Do Landlords Have to Clean Between Tenants In Illinois?
So, Do Landlords Have to Clean Between Tenants?
Before the tenant turns in his or her keys for the final time, it's important that they ensure the property is in good condition as part of their tenant cleaning responsibilities. Property management is a complex process. It's standard to expect (and outlined by the Illinois Attorney General) that the previous tenant will go through the property and clean it when they leave so it is in an acceptable condition. On top of this, it is ultimately the landlord's responsibility to thoroughly clean the apartment unit before the new tenant moves in.
Consider the fact that a new tenant will be moving in soon. They are not responsible for cleaning up after the previous tenant. In the case that the property is left in poor condition, it is up to the landlord to rise to the occasion to ensure that the property is in better shape before the new tenant arrives.
Landlord Cleaning Responsibilities
The landlord has the obligation to provide the new tenant with a rental property that is safe and in livable condition regardless of how previous tenants may have left it. So does a landlord have to clean between tenants? Before entering a new lease agreement, they should ensure the following:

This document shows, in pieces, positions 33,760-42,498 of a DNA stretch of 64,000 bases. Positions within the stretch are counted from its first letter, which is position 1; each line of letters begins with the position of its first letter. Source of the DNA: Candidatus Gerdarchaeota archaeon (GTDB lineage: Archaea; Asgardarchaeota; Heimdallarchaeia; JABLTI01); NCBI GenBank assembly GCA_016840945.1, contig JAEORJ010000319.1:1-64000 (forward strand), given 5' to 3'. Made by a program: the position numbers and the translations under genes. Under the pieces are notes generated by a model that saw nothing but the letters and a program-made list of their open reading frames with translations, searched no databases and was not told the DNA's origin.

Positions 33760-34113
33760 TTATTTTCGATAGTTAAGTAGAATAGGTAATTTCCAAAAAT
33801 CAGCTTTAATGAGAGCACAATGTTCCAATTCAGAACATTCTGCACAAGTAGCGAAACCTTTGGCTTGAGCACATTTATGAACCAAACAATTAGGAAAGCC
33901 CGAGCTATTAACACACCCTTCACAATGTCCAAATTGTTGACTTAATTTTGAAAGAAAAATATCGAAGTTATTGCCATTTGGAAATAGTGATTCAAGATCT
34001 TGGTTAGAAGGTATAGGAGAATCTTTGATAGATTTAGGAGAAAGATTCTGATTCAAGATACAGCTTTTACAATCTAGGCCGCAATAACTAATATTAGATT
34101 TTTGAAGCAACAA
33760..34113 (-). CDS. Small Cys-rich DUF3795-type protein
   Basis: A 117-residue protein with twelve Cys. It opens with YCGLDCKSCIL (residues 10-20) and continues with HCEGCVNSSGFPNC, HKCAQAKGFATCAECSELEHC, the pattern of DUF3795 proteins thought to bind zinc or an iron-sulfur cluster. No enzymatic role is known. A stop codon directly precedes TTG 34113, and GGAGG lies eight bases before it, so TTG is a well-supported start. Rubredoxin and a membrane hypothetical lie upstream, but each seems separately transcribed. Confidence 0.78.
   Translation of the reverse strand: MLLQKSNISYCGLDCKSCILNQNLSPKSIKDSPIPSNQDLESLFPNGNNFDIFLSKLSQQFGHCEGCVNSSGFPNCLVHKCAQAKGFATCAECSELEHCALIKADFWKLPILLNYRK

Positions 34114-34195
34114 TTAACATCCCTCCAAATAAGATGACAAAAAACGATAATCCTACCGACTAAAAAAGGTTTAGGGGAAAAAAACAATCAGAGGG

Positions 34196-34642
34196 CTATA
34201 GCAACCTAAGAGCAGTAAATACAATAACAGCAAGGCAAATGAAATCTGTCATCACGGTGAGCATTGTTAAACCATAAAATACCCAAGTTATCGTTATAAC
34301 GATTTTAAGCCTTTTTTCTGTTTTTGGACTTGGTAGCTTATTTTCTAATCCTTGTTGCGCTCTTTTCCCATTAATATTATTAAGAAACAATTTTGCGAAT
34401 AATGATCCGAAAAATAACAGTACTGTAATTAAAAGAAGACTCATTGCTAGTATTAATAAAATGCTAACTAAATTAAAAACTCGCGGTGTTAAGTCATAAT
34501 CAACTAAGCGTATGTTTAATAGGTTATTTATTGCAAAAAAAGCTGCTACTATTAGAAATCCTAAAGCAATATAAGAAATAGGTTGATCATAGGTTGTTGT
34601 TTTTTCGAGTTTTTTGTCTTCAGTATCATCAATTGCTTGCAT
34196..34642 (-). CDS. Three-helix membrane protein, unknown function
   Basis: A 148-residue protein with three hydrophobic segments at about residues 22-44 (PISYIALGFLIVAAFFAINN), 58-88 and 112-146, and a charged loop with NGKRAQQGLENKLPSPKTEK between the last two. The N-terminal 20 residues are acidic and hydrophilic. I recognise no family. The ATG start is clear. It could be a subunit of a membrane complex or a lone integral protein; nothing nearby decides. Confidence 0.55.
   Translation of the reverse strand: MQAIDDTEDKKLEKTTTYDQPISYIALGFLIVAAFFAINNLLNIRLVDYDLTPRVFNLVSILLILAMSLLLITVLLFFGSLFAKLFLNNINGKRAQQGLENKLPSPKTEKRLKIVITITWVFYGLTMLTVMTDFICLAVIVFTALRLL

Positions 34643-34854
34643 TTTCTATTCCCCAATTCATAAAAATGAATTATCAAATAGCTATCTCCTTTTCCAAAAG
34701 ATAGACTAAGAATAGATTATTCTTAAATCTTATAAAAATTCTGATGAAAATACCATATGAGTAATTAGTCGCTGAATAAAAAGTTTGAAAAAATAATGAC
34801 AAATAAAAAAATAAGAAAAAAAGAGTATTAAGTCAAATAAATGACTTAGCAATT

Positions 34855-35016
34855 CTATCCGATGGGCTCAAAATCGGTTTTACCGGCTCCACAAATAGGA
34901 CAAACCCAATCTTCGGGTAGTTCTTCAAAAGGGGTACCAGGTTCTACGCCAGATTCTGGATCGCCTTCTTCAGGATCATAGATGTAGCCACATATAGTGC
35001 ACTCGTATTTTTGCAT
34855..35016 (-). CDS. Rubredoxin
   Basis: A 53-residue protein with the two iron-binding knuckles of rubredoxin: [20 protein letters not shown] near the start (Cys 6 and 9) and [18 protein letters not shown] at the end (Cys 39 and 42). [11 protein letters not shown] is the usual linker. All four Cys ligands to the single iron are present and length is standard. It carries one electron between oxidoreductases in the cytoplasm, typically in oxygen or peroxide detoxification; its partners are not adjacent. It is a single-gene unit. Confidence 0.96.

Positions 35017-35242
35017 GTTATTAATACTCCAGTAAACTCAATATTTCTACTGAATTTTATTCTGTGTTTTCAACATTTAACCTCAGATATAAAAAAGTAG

- All the appliances and heating/cooling systems are in working order and properly installed.
- The apartment has proper locks. It is a good idea for the landlord to change them for extra safety between renter moves.
- There should be no safety hazard (i.e. the smoke and carbon monoxide detectors are in working order, and the apartment satisfies local regulations for fire and emergency exits). As a general rule, the house should always comply with local health and housing codes, and the landlord should stay informed of any changes.
- Although the previous tenants are expected to leave the property in broom-clean condition when they move if they want their security deposit back, it is a good idea to have the apartment professionally cleaned before new tenants move in.
The landlord is also responsible for cleaning common areas and must ensure that all the accesses to the property are in good shape.